One of my main concerns in regarding my practice is setting a regular schedule. I know there are many ways to approach practicing; for me, I think some kind of practicing routine is beneficial. It helps me focus my attention, knowing what to practice and setting goals. It is easier to keep track of my work and development. In the end, when I am able to stick to a regular practice routine, I can say that I get overall benefit since I feel balanced. The reason is I truly believe I am in a right path to improvement.

However, setting a basic routine is not as simple as it seems. I guess many musicians can agree with this point. It gets more difficult as time goes by, and you find yourself dealing with a lot of things that demand your valuable time: work, studies, family, housekeeping...  Even worse, since you want to find time to practice, but you aren't able to do it, this situation can generate a lot of frustration.

I have been experiencing this situation lately, and then a question comes to my mind: how can I find a solution that allows me to practice in a regular way? Is that possible?

The key for me: to be realistic

Well, to be honest, I think it is possible to deal with all these matters. However you have to be realistic, and begin with knowing yourself. This takes time, and you have to be committed to be honest. For me it has been possible through a trial/error process. Usually, I have a lot of plans for my practice. However, there are also a lot of things to do apart from practicing. The result used to be that I was postponing my practice until it was too late. Or maybe I planned to wake up early, but the night before I went to bed too late, so when my alarm sounded I wasn't able to get up.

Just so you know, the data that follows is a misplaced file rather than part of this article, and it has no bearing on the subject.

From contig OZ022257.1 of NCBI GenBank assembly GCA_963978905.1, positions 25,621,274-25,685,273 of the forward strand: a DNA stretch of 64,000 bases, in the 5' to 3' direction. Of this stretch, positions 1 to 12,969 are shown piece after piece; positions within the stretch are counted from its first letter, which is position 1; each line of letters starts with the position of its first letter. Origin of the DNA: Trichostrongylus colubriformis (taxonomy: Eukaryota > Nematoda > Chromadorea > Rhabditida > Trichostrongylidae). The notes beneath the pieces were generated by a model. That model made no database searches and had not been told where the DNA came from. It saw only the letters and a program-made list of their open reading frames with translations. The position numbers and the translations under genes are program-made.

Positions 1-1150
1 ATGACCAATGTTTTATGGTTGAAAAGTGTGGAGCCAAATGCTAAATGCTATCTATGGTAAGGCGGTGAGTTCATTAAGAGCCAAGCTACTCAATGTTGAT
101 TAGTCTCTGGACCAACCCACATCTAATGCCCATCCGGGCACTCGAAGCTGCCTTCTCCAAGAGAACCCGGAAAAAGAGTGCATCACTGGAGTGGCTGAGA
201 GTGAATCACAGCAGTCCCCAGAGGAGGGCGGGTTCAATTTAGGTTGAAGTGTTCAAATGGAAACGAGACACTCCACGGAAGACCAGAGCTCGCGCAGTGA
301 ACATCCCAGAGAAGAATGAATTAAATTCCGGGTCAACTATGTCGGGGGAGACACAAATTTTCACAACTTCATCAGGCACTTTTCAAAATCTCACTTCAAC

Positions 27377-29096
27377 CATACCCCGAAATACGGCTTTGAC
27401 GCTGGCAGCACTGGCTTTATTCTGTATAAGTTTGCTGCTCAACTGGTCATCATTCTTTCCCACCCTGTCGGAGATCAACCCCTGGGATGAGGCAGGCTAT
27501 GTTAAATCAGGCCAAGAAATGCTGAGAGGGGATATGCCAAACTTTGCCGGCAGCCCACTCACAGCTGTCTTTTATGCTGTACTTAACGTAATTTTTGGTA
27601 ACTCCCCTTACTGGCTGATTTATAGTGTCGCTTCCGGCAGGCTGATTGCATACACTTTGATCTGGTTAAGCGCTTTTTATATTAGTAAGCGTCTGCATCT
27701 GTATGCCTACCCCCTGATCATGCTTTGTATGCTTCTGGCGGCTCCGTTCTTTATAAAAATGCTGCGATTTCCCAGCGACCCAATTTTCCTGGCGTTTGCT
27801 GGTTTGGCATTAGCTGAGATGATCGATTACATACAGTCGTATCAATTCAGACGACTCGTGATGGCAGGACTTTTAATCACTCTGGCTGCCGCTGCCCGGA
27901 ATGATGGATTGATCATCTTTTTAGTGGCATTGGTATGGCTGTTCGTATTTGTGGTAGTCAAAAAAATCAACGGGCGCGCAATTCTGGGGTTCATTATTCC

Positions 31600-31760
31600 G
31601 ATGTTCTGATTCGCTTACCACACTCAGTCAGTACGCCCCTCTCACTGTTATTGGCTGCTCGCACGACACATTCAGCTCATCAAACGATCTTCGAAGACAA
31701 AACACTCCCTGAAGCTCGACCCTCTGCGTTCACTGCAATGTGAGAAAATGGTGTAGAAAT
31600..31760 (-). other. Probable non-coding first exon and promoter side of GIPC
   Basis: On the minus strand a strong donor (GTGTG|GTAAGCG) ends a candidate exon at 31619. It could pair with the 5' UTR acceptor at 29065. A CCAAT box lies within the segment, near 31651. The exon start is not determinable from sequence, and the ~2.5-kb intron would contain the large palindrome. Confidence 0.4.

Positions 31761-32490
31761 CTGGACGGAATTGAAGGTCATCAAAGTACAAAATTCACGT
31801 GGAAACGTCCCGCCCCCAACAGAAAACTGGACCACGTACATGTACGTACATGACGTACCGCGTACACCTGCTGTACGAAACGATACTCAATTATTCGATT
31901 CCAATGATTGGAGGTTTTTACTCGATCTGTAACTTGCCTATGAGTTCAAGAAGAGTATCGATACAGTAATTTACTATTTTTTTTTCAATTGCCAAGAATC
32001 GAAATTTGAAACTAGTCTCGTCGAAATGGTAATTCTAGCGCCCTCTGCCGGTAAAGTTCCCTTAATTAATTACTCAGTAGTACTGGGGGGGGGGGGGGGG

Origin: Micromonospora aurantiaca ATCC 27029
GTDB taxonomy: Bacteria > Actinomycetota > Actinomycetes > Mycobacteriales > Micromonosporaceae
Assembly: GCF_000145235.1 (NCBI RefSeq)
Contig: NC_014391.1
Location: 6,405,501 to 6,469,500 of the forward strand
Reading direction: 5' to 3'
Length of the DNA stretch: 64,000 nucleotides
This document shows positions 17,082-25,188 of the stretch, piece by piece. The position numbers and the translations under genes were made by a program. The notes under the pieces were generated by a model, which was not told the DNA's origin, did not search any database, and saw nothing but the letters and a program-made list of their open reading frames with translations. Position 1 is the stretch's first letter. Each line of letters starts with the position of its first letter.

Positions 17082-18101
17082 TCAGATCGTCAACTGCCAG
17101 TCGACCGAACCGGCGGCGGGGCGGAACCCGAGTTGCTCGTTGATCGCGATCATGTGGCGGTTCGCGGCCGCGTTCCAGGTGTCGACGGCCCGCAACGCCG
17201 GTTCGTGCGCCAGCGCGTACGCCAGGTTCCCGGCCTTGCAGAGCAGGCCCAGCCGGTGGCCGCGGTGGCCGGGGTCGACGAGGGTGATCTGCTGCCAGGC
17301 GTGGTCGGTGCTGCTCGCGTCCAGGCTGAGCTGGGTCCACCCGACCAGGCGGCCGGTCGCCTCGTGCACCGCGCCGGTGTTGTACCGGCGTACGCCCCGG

I was falling in the same error again and again, until I decided to stop acting and to reflect on why I wasn't able to stick to the practice routine I had in my head. The answer was easy: I wasn't being realistic. So, instead of thinking a plan out of the blue I decided to take seriously my habits and make my practicing plan with this information in my head.

This does not mean to put my practicing in a second place, but to know the things I will have to change in order to carry on my planning. So, if I have to wake up early next morning, I won't stay awake until late in the night. Otherwise the best thing is to think of another moment to go to the practice room. The same if I know that I have some other obligation like do the shopping: for me, it's better to think it will take me a lot of time, so I set my practice time according to that. Or maybe I change my practice plan so that I can buy relaxed, not thinking I am losing valuable practice time.

It is also important to know what time of the day you are most productive, and try to set the practice sessions on these hours. But again, being realistic and not thinking in how you would like to be, but in how you know you are.

For me, it has been helpful to try to approach my practice schedule weekly, and with some flexibility. So I know the things I will have to do this week, and how to set or adapt my practice time to take the most of it.

Since I plan my time from the knowledge of myself and my reality, there is no reason to get anxious or frustrated because I am not able to stick to a plan that I cannot accomplish.

Further Reading

If you feel identified in some way, I recommend you to have a look to this article by Dr. Noa Kageyama, which actually was what made me think about being honest to myself:

Thanks for your visit!

Image by Alexandra Person under a Creative Commons license (cc by-nc-sa 2.0)